A trip to Hurricane Island, and the town that disappeared

Fri, 03/25/2011 - 7:40pm
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A couple of weeks ago, I was asked to go to Hurricane Island, Maine, to be part of a team to redevelop the utility infrastructure. Water, water treatment, waste and power had all fallen into disrepair when the island’s last occupants — the outdoor educational organization Outward Bound — left. The island is now being administered by a nonprofit, and several of the board members, remembering us from the renewable energy work for the Fox Island Electric Cooperative on Vinalhaven and North Haven islands, asked us to be on the design team.

The first thing I did was try to find Hurricane Island, as I had never heard of it before. I then remembered I had never heard of Block Island either before my brother and his wife moved there. This time the Internet made the mystery island easier to find, but the only information immediately available concerned the Outward Bound facility that had been there for more than 30 years. It turns out that several Block Islanders had spent time participating in Outward Bound courses on Hurricane Island and they gave me some insight. In retrospect though, none of us knew of the island’s rich and interesting history, which is why I am writing this story.

We left on the fishing boat Equinox with Captain John, loading up engineers, administrators, former Outward Bound staff and my dog. The island is quite close to Vinalhaven, about a 45-minute trip from Rockland. One could not have asked for a nicer March day to make the trip with temperatures in the 30s and a calm sea. The tide was falling as we got there, and we clambered five feet up the dock ladder to the dock. I won’t bore you with the details of our work, but will relay what I saw.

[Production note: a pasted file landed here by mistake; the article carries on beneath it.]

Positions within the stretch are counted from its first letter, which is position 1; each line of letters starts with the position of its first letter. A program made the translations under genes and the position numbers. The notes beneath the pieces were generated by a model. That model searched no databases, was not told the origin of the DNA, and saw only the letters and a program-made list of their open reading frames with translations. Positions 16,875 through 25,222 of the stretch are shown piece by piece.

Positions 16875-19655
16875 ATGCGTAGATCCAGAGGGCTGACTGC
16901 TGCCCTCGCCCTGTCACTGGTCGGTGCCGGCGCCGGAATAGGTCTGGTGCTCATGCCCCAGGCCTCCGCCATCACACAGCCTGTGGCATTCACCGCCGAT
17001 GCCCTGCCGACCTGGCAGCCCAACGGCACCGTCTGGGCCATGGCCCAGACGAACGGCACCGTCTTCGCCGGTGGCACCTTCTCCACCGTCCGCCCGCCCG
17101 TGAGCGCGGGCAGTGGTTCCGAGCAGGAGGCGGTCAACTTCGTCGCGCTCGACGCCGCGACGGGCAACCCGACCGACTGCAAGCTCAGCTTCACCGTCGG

The Hurricane Island Foundation Executive Director John Dietter provided some history telling us that before Outward Bound, a granite quarry and a sardine processing plant existed on the island. I knew many of Maine’s islands had granite quarries; Vinalhaven itself had quite a large and famous one. The first man-made object we saw on shore was a boiler used to create the steam that powered the flywheel used to cut granite. It seemed oddly out of place with a landscape filled with spruce trees and granite rock outcrops. Looking around a little more, I saw large steel rings buried in the ground. Schooners tied up to them often when loading granite for the public work projects in the large cities of New England and the mid-Atlantic states. We hiked to the quarry, which Outward Bound used for its technical climbing course, and the buildings that housed and fed the Outward Bound staff and students. The quarry had become the island’s reservoir. After assessing the infrastructure and devising a basic restoration approach, we had a little time to explore. I came across three-foot granite pillars that were spaced apart about 15 feet, and every 10 yards or so defining a path of some sort. I asked a team member what I was looking at and was told that I was looking at Main Street. I gave her a furrowed-brow look, and asked what the old foundation was just off the path, barely visible. “That’s the church, and if you go over the hill towards the Ice Pond, there’s the dancing hall and bowling alley.” I laughed and hiked a short way to the Ice Pond. I found the old ropes course and some pipe used for fire suppression, but no foundations. Now I knew my leg was being pulled. I have always found Mainers to be exceptionally good storytellers. It was then time to head back to the Equinox.